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The Truth About 5 Social CRM Myths

An extract from our report in collaboration with Atos Consulting called ‘SocialCRM: Towards enhanced Customer Relationship Management‘.

Like any innovation, Social CRM is often misunderstood or sparks resistance from those opposed to change within the organization. This lack of understanding and resistance gives rise to myths or prejudices, which sometimes become ingrained.

Let’s put them to rest once and for all:

MYTH Number 1: Social CRM Is Not Here To Stay

Social CRM is the answer to changing consumer behavior
Advanced tools with customer data that can be increasingly exploited
40% increase in market value compared with 2010 and more than 20% extra in 2012 (according to Gartner)
40% rise in budget spending

MYTH Number 2: Social CRM = Facebook + Twitter (+Google+)

These social media are not the only scope for action
First prioritize Social CRM integration on the corporate site of the company
“Fish where the fish are”: casting a wider net on social media, where most of the brand consumers are brought together
Extending out to the preferred social media of influencers

MYTH Number 3: Social CRM Stops At Customer Service

It impacts on all departments of a company
Priority departments at present: Marketing, Sales and Customer Services
Once a certain level of maturity has been reached there is internal collaboration and co-creation.

MYTH Number 4: Only The Community Manager Can Be Tasked With Social CRM

Maturity analysis of the organization is needed to determine team requirements, i.e. composition and training


Social CRM Myths | Courtesy: Fybrid Photos

6 Recommendations for making your Social CRM a success

Here is some strategic advice to get you started:

1. Define your improved strategy, which should combine the benefits of social media with those of your current CRM approach (in terms of target, objectives, budget, etc.) Type of interaction framework:

  • Listening, Discussing, Assisting, Empowering, Capitalizing on customer knowledge
  • Consider the exact strategic and operational objectives needed to evaluate the Return on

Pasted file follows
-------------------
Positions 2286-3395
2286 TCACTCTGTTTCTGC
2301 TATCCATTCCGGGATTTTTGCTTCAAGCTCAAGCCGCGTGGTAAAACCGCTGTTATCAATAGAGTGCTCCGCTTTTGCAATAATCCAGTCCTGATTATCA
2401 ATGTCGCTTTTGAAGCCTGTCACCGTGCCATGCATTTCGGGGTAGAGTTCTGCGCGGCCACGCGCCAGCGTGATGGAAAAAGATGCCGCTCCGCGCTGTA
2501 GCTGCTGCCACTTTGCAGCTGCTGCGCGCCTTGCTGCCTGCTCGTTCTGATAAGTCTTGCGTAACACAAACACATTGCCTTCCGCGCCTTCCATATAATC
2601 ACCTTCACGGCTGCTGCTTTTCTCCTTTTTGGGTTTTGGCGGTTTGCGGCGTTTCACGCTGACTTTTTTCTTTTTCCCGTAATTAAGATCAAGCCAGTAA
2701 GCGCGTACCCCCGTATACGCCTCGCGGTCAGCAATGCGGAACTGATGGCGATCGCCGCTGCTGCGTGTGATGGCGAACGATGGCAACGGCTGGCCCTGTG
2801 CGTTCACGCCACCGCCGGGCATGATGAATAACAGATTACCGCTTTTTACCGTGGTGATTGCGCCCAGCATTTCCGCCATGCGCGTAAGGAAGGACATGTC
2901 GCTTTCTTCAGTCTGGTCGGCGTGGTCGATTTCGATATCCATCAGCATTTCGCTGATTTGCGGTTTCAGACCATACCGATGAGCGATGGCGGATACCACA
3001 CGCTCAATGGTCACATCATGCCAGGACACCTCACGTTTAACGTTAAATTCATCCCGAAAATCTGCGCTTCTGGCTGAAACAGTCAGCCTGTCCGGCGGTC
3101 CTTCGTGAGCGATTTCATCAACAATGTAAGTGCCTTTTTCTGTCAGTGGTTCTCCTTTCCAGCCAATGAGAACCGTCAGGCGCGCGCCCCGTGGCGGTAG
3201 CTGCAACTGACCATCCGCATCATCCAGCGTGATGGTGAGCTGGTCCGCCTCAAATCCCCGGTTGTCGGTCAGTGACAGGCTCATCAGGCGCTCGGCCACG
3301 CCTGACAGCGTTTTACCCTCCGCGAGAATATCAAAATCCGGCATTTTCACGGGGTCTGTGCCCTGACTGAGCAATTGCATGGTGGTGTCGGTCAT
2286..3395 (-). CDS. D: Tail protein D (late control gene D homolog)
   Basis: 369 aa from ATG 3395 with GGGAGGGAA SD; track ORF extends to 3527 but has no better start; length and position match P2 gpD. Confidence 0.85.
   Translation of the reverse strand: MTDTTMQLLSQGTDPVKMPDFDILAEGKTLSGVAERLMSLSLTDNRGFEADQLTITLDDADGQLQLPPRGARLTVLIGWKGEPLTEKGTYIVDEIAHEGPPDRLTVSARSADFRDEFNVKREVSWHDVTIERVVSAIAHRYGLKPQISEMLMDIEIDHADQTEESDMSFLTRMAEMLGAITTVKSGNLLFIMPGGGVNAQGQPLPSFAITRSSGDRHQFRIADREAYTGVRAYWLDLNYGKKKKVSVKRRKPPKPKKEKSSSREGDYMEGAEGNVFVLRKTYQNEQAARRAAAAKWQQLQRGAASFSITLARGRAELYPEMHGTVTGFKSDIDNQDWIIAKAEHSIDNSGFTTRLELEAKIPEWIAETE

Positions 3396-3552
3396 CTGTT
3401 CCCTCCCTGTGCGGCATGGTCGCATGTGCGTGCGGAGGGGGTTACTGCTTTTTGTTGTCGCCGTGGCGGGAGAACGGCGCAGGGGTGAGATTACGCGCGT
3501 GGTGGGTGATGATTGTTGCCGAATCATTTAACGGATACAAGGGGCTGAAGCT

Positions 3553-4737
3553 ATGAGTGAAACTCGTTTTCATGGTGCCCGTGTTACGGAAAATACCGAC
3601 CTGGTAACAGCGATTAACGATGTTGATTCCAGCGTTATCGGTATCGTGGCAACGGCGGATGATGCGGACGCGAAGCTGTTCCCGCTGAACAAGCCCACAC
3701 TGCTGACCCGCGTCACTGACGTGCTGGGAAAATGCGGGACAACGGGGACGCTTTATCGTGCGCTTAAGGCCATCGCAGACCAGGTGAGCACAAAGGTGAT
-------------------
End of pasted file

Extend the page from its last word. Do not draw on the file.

• Objective (ROO)
  • Determine the most relevant KPIs and means of measuring the effectiveness of your Social
  • CRM according to your objectives

2. Evaluate and implement a management strategy adapted to your organization: centralized, unique hub, several hubs, etc.? Internal & external procedures, rules of customer engagement?

3. Analyse the changes that Social CRM will trigger within the company in terms of employees: training, creation of new positions – will it be necessary to recruit and what type of person is required, etc.

4. Develop a plan for Social CRM-specific organizational change using diagnostic procedures for the various elements of the plan:

  • Human (corporate culture, sensitivity to social media, management of distributed content, etc.)
  • Strategic (vision, engagement of senior management, approach to management, etc.)
  • Technological (CRM tools, CRM system architecture, platform used, process, etc.)

5. Choose the tools that will support your Social CRM strategy. “Social” functions to be integrated into the existing CRM tool: listening, assistance, conversation, management, analysis and performance measurement
6. Launch trials early on, during the continuous “Proof of Concept” stage adapted to social media

Also read our report on SocialCRM:

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